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Five best Europa League finals

best Europa League


Five best Europa League finals

Five best Europa League finals

Rangers vie for glory against Eintracht Frankfurt on Wednesday. Giovanni van Bronckhorst’s side are looking to become the first Scottish club to win a European trophy since Alex Ferguson’s Aberdeen in 1983. Bet on the Europa League final now

A huge night of action awaits in Seville. And to whet your appetite for the big match, what better time to revisit some of the greatest Europa League finals?

Liverpool 5 – 4 Alaves, 2001

On their debut appearance in the competition, Sporting Alaves reached the final. And despite being underdogs, the Spanish side would make a huge contribution to perhaps the most dramatic UEFA Cup final ever.

Seeking to complete a Cup treble, having already won the league and FA Cup that season, Gerard Houllier’s Liverpool started smartly. Markus Babbel headed home after four minutes to give the Reds the lead at Dortmund’s Westfalenstadion.

Steven Gerrard would add a second in the 16th minute, before Ivan Alonso headed past Sander Westerveld to give Alaves a way back into the game.

Michael Owen won a penalty that Gary McAllister converted to make it 3-1 by half-time. But Alaves would fight back in the second half, Javi Moreno heading home a second for the Spanish club.

Minutes later, Moreno would fire home his second goal from a free kick to equalise for Alaves. But substitute Robbie Fowler gave Liverpool the lead once more – only for Jordi Cruyff to level the score from a header in the 88th minute.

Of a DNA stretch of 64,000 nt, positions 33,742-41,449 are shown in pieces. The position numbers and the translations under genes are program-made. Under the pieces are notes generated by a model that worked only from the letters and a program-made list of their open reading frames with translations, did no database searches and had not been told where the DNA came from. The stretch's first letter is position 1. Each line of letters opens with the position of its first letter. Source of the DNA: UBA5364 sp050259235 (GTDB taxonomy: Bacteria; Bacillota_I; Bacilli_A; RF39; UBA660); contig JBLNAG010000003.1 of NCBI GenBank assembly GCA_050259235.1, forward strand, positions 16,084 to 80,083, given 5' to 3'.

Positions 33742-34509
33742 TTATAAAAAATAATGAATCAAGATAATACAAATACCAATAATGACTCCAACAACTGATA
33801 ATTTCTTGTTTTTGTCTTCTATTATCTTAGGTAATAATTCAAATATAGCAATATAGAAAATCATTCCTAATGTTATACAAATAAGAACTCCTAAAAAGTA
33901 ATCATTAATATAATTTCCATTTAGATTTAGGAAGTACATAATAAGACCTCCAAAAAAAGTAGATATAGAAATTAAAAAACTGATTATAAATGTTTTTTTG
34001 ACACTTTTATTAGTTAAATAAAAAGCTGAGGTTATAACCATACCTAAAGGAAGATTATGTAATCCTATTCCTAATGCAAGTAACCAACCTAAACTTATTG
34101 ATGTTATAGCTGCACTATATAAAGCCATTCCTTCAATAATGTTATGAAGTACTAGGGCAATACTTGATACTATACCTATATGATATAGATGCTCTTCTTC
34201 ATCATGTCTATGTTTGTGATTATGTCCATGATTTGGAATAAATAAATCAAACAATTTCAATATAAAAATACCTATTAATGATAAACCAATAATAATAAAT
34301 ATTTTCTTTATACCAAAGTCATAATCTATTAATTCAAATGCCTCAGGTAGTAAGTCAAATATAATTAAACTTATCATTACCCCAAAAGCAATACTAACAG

With the score 4-4, extra time beckoned – where both Magno and Antonio Karmona were each shown red cards for reckless challenges.

The nine men of Alaves were stretched by Liverpool. And McAllister’s free kick in the 27th minute resulted in the cruellest of own goals for defender Delfi Geli. The “Golden Goal” rule meant automatic victory for Liverpool.

Napoli 5 – 4 Stuttgart (two legs), 1989

Originally known as the UEFA Cup, the competition dates back to 1971. In the early days the final took place across two legs, a set-up that would be revised to a single match format in the 1997-98 season.

In this 1989 final, the two legs were played at the respective teams’ home stadiums. Before a crowd of 81,093 fans, Napoli won their home leg 2-1 thanks to a second half penalty from Diego Maradona, and a late goal from Careca, after Maurizio Gaudino had given the visitors the lead in the 17th minute.

The second leg at Stuttgart’s Neckarstadion offered a more even contest, Alemao scoring for the visitors before Jurgen Klinnsman equalised, heading home from a corner in the 27th minute.

Ferrara would put Napoli in front again in the 39th minute, with Careca adding a third in the 62nd minute. Game over, surely? But the hosts rallied, thanks to a deflected own goal from De Napoli.

And the hapless De Napoli was also involved for Stuttgart’s 90th minute equaliser, his misplaced pass practically gifting Olaf Schmaler a goal. That made it 3-3 on the night – but would there be time for one more plot twist? Sadly not; the Italians duly finished as victors.